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Topic: Homo sapiens in Arabia by 85,000 years ago (Read 188 times) previous topic - next topic

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Homo sapiens in Arabia by 85,000 years ago
In Nature (link to PDF)

Quote
Understanding the timing and character of the expansion of Homo sapiens out of Africa is critical for inferring the colonization and admixture processes that underpin global population history. It has been argued that dispersal out of Africa had an early phase, particularly ~130-90 thousand years ago (ka), that reached only the East Mediterranean Levant, and a later phase, ~60-50 ka, that extended across the diverse environments of Eurasia to Sahul. However, recent findings from East Asia and Sahul challenge this model. Here we show that H. sapiens was in the Arabian Peninsula before 85 ka. We describe the Al Wusta-1 (AW-1) intermediate phalanx from the site of Al Wusta in the Nefud desert, Saudi Arabia. AW-1 is the oldest directly dated fos-sil of our species outside Africa and the Levant. The palaeoenvironmental context of Al Wusta demonstrates that H. sapiens
using Middle Palaeolithic stone tools dispersed into Arabia during a phase of increased precipitation driven by orbital forcing, in association with a primarily African fauna. A Bayesian model incorporating independent chronometric age estimates indicates a chronology for Al Wusta of ~95-86 ka, which we correlate with a humid episode in the later part of Marine Isotope Stage 5 known from various regional records. Al Wusta shows that early dispersals were more spatially and temporally extensive than previously thought. Early H. sapiens dispersals out of Africa were not limited to winter rainfall-fed Levantine Mediterranean woodlands immediately adjacent to Africa, but extended deep into the semi-arid grasslands of Arabia, facilitated by periods of enhanced monsoonal rainfall.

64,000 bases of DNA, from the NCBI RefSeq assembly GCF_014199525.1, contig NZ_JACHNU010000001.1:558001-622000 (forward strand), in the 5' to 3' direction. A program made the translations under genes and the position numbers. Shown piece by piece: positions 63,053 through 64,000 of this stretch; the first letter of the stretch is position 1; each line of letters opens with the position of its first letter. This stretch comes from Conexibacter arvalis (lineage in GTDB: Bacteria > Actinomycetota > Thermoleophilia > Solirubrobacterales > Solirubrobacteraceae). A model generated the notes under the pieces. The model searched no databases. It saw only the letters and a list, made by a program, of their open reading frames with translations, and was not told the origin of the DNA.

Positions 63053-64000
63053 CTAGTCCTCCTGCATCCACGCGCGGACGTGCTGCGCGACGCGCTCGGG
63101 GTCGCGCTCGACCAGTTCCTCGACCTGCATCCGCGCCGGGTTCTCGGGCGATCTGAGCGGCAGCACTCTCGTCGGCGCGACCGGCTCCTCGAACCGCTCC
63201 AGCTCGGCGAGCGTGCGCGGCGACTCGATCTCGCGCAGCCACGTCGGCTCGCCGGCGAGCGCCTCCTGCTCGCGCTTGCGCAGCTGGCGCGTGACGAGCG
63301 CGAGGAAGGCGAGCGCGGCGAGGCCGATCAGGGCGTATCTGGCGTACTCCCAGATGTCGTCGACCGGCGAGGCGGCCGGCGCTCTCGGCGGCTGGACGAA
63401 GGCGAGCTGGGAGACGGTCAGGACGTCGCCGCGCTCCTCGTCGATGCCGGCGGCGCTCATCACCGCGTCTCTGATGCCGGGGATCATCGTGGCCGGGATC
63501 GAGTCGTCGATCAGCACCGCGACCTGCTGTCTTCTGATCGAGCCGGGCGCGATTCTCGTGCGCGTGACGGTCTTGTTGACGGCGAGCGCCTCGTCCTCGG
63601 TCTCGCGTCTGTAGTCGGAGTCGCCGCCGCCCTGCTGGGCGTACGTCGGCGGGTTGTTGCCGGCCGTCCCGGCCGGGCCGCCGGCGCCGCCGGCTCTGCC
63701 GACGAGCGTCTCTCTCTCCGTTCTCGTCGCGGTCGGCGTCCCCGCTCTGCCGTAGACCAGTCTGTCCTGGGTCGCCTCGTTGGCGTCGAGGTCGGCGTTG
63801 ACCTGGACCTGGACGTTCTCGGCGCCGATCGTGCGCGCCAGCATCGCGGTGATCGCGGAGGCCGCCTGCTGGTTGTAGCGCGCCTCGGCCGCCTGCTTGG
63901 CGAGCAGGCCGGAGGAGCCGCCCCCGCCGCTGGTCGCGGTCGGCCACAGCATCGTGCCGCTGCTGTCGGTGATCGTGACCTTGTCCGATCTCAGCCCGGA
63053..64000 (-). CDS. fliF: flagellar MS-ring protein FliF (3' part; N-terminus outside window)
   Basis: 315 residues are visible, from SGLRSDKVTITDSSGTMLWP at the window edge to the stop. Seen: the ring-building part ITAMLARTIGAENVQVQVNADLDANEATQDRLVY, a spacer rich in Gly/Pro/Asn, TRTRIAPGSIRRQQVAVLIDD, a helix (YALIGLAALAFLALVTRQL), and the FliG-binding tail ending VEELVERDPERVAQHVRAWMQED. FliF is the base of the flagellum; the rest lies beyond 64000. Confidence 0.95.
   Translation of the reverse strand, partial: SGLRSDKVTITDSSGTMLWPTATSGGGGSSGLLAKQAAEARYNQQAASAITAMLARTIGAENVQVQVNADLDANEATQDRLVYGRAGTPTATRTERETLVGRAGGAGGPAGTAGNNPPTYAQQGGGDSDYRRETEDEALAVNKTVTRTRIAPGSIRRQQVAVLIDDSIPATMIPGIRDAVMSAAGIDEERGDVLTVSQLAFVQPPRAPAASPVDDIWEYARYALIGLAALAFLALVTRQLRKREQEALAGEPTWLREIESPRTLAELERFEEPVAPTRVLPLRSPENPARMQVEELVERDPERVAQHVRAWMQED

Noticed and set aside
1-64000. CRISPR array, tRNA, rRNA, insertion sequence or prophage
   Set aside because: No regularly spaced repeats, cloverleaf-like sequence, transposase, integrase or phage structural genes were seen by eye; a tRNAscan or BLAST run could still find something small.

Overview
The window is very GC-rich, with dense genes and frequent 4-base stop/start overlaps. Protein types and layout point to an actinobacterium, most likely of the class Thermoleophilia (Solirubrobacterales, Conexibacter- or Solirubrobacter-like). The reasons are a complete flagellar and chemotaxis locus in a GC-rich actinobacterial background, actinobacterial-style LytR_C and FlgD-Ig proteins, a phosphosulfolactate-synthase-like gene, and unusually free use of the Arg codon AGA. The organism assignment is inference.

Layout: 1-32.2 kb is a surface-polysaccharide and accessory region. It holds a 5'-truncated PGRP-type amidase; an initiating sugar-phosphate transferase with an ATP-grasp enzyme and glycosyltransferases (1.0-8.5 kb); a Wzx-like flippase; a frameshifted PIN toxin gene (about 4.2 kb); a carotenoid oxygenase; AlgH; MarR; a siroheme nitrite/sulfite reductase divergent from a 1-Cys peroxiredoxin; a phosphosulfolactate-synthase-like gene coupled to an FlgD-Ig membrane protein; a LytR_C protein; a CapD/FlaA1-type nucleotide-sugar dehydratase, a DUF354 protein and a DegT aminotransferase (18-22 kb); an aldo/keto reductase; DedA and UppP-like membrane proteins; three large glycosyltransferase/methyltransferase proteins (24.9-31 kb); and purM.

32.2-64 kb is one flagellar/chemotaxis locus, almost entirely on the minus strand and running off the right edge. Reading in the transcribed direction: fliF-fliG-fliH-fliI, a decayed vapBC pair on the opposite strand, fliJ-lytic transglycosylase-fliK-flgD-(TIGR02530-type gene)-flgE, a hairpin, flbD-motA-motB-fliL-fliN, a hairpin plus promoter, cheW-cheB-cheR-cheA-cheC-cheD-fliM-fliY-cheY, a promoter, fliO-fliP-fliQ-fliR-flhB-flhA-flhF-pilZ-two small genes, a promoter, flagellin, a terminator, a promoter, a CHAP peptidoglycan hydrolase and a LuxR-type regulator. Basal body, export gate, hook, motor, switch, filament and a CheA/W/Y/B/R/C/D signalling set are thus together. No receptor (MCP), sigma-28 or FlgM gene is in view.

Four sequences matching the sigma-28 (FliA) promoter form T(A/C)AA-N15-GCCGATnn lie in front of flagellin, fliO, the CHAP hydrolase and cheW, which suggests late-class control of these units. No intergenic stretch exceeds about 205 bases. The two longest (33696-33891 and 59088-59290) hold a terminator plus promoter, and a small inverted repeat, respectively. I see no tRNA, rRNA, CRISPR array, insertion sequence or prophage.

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  • el jefe
  • asleep till 2020 or 2024
Re: Homo sapiens in Arabia by 85,000 years ago
Reply #1
iirc, there's been a theory floating around for a while that the earlier crossing may even have happened at the horn of Africa rather than the sinai

Re: Homo sapiens in Arabia by 85,000 years ago
Reply #2
Ha, the paper is being hotly debated over at "socrates'" thread. I posted the link before I realised that the crowd over there was way ahead of me.

Re: Homo sapiens in Arabia by 85,000 years ago
Reply #3
iirc, there's been a theory floating around for a while that the earlier crossing may even have happened at the horn of Africa rather than the sinai

I thought this was widely accepted?

  • el jefe
  • asleep till 2020 or 2024
Re: Homo sapiens in Arabia by 85,000 years ago
Reply #4
yeah maybe.  idek

  • MSG
Re: Homo sapiens in Arabia by 85,000 years ago
Reply #5
I wouldn't say it has wide acceptance, although it is a possible route. There's little evidence for use of boats, especially marine voyages, before the advent of anatomically modern humans.

On the other hand, the consensus seems to be Homo floresiensis is descended from H erectus, and it definitely needed a sea crossing to reach Flores.
braying among the ruins

Re: Homo sapiens in Arabia by 85,000 years ago
Reply #6
I wouldn't say it has wide acceptance, although it is a possible route. There's little evidence for use of boats, especially marine voyages, before the advent of anatomically modern humans.

On the other hand, the consensus seems to be Homo floresiensis is descended from H erectus, and it definitely needed a sea crossing to reach Flores.

Being able to lash some logs together and make a raft seems less advanced than controlling and maintaining fire, which H. erectus could do.  Hell, I've never made fire from scratch yet, but I've tied plenty of shit together.

  • MSG
Re: Homo sapiens in Arabia by 85,000 years ago
Reply #7
I'd reckon a voyage across the Sumba Strait, or the Red Sea, would need something more robust than a few logs strung together
braying among the ruins

Re: Homo sapiens in Arabia by 85,000 years ago
Reply #8
There was a hypothesis that a migration happened when the water level of the Red Sea was much lower that today. However, this paper seems to contradict it.

http://www.highstand.org/erohling/Rohling-papers/2006-Fernandes%20et%20al%20J%20Biogeography.pdf